Free kicks provide a great source of stunning goals. FIFA Fever has chosen Bernard Genghini (France v Austria, 1982) as the World Cupís best ever but I would give the nod to the free kick that FIFA placed 2nd, Eric Wynaldaís wonderful strike for the USA against Switzerland in 1994.

    Teůfilo Cubillas deservedly got into 4th place for his outside-of-the-foot effort for Peru against Scotland in 1978 but David Beckhamís 1998 classic for England against Colombia was only 8th. Beckhamís should be higher Ė his control over that shot was complete.

    One free kick made the top ten for being well worked and it was Tomas Brolinís goal for Sweden against Romania in 1994. Argentinaís equaliser against England at France 98 (finished by Javier Zanetti) was also a clever goal and perhaps unfortunate not to be among FIFA Feverís top ten free kicks.

    The solo goals, or individual goals, are probably the most lauded of all. The FIFA Fever DVD tells us that eight of the 10 best goals of all time (as voted by users of fifaworldcup.com) are solo goals. They are all famous so Iíll list the DVDís full top ten:


#10 Archie Gemmill, Scotland v Netherlands, 1978
#9 Manuel Negrete, Mexico v Bulgaria, 1986
#8 Lothar Matthšus, West Germany v Yugoslavia, 1990
#7 Roberto Baggio, Italy v Czechoslovakia, 1990
#6 Saaed Al Owairan, Saudi Arabia v Belgium, 1994
#5 Gheorghe Hagi, Romania v Colombia, 1994
#4 Diego Maradona, Argentina v Belgium, 1986
#3 Pelť, Brazil v Sweden, 1958
#2 Michael Owen, England v Argentina, 1998
#1 Diego Maradona, Argentina v England, 1986

    Most of these goals were also mentioned by Peter in his column and he has some of them in different groups (underscoring how difficult it is to agree on how a goal is categorised). He also gave honourable mentions to: Jairzinho (Brazil v Czechoslovakia, 1970) and Bobby Charlton (England v Mexico, 1966).

    These are all magnificent goals and they are difficult to rank because there are so many differences between them. For example, I have often argued that, in some ways, Maradonaís goal against Belgium was better than the one against England. The English players didnít force Maradona to change direction and heís therefore able to run towards the goal in a straight line. Yes, against Belgium, Maradona gained possession much further forward. But the defenders made him do something that he didnít have to do against England Ė veer off his line and move to his left, away from goal. Nevertheless, he screwed his shot back across the goalkeeper and inside the far post.

    Michael Owenís goal was one that literally had me jumping out of my chair. It combined skill, pace and strength. His first touch, to take David Beckhamís pass, was sublime. He then held a player off as he accelerated, went around another defender and finished brilliantly (and all at high speed).

    Two of the goals in the top ten are just there because of the finish, not for any inspired movements past opposition players. They are: Manuel Negreteís (a scissor kick) and Gheorghe Hagiís (a long-range lob over the goalkeeper).

    Again we come to the problem of putting goals in separate groups. In his column, Peter (rightly) had a category for assisted goals and he included Negreteís goal in it because of the work done by Javier Aguirre. He also counted Dennis Bergkampís winner against Argentina in 1998 as an assisted goal.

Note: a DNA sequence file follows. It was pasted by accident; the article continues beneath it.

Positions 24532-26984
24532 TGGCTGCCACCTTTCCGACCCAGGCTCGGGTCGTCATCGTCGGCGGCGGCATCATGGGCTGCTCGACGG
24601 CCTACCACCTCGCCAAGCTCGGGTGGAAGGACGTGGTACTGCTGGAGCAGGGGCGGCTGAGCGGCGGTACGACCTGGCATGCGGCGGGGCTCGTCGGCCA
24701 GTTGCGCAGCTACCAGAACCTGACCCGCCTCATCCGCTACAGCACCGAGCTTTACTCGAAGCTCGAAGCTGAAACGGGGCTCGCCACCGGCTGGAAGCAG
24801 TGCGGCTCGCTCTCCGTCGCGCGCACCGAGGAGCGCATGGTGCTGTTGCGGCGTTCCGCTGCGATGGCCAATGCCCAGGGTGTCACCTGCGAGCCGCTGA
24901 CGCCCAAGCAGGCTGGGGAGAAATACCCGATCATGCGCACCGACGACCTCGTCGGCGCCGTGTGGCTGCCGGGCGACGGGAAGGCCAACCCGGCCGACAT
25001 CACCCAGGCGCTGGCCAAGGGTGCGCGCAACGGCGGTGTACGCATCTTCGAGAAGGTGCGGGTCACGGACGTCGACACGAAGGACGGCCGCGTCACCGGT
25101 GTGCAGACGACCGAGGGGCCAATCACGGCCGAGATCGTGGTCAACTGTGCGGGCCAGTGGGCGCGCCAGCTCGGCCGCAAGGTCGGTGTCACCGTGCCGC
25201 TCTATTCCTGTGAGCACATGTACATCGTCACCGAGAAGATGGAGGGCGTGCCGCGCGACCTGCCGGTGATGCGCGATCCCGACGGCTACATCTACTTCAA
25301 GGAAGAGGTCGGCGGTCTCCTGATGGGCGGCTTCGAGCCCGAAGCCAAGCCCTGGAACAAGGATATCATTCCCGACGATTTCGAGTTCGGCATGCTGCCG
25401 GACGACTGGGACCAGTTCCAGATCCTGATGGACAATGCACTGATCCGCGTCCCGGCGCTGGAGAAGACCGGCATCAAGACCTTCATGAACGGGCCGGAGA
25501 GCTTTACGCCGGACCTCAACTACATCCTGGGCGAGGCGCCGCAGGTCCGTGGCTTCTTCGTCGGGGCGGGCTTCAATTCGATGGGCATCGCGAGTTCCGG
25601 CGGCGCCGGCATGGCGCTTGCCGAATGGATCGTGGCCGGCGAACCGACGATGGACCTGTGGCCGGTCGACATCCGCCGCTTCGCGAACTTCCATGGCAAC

As the assisted goal category doesnít exist on FIFA Fever, the DVD counts Bergkampís goal as an individual goal. It didnít make the top ten but we know that FIFA decided that it was an individual goal because, before each top ten is shown on FIFA Fever, we see a lot of other goals which were some of the best that missed the countdown in that category.

    Irrespective of how you group it, Bergkampís goal is another favourite of mine and Iíll explain that later too.

    Finally we have team goals. Peterís favourite team goal (indeed, the goal that he rates as the greatest ever), Salif Diao for Senegal against Denmark in 2002, was only 7th on the FIFA Fever DVDís list of top team goals. I wouldnít call it the greatest ever goal but it certainly deserves a much higher ranking than 7th.

    Even more bizarrely, FIFA Fever ranked Diego Maradonaís goal against Greece in 1994 in 4th place on this list. Sure, there were some nice touches in the build up to that goal but I wouldnít have had it in the team goalsí top ten.

    Bernard Lacombeís goal for France against Italy in 1978 got into 3rd place; Ilie Dumitrescu (Romania v Argentina, 1994) was 2nd; and, you guessed it, Carlos Alberto (Brazil v Italy, 1970) was 1st.

    The top three goals are all worthy. I particularly like Lacombeís, a move that started with the goalkeeper and included a fabulous burst down the wing by Didier Six. Italyís players must have ended up wondering what on earth they did to deserve being on the wrong end of so many great goals throughout the 1978 tournament.

    Two goals from France 98 might have been unlucky to miss FIFAís top ten team goals: Patrick Kluivertís for Netherlands against Argentina; and Victor Ikpeba for Nigeria against Bulgaria. Maybe there werenít enough moves for these to be called team goals but both were executed so well that they were made to look easy. I especially love the way Dennis Bergkamp cushioned his header for Kluivert.

    Before we conclude discussion about team goals, let me remind you that FIFA Feverís list ignored Jared Borgettiís goal for Mexico against Italy four years ago. Even though it rated in 2nd place on the list of best headers, itís still one of the World Cupís best ever team goals.

    Now, without wanting to add further confusion, I want to introduce another category.

But youíll have to wait for Part II.